048 Chapel Stone, Penshiel, Cranshaws.
The Chapel Stone is the only erect stone in a setting of four
large stones that may once have formed a stone circle. The
Chapel Stone, it's the name taken from the supposed remains of
Penshiel Chapel and Chapel Cleugh nearby, measures 1.30m high,
0.60 x 0.66m on plan and is a distinct wedge shape. The base is
well packed with smaller stones. Three other recumbent stones
can also be seen with the longest measuring just under 1.00m
From the B6355 running between Gifford and Cranshaws, leave your
vehicle at the cattle grid to the north west end of Whiteadder
Reservoir. Follow the single track road on foot or by bicycle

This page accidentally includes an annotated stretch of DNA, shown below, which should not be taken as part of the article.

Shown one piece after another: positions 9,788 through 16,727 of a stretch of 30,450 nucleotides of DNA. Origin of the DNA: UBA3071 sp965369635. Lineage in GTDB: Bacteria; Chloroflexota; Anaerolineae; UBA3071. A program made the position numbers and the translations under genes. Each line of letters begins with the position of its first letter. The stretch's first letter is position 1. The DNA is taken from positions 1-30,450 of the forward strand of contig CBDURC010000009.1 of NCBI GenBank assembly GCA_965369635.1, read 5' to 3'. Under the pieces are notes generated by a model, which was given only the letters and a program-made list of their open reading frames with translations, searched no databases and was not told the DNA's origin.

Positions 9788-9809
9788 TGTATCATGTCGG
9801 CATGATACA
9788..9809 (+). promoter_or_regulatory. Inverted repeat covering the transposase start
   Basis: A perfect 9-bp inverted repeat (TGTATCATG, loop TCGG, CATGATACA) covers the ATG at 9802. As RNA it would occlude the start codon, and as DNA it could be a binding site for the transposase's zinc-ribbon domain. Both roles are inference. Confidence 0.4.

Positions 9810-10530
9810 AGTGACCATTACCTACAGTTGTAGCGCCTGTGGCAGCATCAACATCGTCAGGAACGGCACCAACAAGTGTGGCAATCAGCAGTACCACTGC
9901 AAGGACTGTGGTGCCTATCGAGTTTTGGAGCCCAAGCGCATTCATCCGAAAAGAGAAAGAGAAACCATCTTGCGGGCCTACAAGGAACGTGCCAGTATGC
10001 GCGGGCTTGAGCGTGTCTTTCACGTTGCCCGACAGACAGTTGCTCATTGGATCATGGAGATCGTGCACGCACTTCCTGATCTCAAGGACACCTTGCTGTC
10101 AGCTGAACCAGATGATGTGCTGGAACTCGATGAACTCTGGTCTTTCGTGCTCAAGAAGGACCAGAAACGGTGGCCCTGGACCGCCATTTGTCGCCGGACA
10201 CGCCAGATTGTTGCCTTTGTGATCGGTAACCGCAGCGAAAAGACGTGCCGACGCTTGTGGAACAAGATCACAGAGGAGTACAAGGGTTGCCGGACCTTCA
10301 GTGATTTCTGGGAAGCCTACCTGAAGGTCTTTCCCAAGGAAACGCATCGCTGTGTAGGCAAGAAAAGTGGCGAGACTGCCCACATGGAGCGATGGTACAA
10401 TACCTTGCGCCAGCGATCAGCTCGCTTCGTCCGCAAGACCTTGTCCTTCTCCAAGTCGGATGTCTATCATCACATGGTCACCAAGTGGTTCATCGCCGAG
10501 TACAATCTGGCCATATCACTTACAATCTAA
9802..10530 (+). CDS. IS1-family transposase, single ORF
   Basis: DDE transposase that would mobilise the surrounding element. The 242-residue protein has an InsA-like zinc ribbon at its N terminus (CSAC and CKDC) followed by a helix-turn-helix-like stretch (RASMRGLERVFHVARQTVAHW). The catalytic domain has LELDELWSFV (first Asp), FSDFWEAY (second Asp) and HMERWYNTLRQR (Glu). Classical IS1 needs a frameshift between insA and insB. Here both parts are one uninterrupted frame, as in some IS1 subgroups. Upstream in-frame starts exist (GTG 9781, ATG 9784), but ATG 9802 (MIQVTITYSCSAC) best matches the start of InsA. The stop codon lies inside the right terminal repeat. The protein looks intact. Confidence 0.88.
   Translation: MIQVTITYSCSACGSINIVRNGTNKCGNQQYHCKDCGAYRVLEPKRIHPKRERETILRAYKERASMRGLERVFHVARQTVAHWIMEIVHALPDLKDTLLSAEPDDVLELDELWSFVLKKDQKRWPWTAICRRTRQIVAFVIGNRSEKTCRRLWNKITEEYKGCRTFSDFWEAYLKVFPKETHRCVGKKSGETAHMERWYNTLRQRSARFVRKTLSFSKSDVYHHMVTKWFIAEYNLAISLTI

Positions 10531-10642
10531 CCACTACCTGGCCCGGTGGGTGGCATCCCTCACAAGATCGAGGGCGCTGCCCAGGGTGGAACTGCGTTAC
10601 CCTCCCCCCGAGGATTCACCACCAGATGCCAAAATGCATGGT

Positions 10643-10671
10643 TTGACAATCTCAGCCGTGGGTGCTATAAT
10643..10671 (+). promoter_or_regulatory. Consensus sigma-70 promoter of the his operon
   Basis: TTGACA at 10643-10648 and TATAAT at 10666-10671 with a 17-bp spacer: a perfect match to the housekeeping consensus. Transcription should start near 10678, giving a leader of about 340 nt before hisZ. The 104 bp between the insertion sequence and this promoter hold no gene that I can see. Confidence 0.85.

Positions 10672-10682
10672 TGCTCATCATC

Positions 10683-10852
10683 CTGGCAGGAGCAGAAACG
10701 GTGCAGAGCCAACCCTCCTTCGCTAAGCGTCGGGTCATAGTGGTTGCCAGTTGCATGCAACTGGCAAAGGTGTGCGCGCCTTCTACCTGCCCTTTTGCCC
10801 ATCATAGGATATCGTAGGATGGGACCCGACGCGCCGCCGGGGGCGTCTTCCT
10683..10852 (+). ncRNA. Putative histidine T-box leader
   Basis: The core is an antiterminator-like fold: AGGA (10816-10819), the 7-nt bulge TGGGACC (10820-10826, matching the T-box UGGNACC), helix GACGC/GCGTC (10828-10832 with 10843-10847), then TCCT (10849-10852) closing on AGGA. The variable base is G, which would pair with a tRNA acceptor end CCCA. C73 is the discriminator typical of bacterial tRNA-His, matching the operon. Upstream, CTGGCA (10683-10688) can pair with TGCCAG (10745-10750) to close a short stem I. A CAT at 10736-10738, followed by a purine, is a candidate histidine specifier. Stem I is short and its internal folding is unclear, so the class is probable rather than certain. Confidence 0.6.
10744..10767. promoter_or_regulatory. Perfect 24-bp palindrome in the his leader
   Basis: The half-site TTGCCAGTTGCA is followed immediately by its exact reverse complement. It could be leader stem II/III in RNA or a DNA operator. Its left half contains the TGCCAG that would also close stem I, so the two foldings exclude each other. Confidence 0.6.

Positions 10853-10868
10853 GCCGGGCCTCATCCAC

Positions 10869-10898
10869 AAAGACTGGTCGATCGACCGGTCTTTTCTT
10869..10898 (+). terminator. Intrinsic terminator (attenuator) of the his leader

towards Penshiel and Priestlaw (also marked as Herring Road). The
Chapel Stone can be seen on the right not long after Penshiel.
On verge by cattle grid at sign for Whiteadder Reservoir. There is
a sign stating that vehicles are not permitted along the single
track road to Penshiel but you could always ask!
Thick mist and drizzle did not make this an enjoyable site to
visit. In fact, the stone, which stands only a few metres from
the track, could have been easily missed in the poor visibility.
However, despite the damp conditions the site is well worth a
visit (at least in good weather!) and the area does seem to
suggest this is more than just a solitary standing stone. The
Stones name, St. Mungo's Well and the nearby Chapel Cleugh
appear to suggest religious connections and this may have been a
pagan site prior to Christianisation. The remains of another
stone circle 049 Penshiel can be seen not far to the south west and
numerous large boulders can be seen along many of the field
boundaries in the area. Although these are probably the result
of field clearance, one does wonder if other megalithic
structures once stood in the vicinity?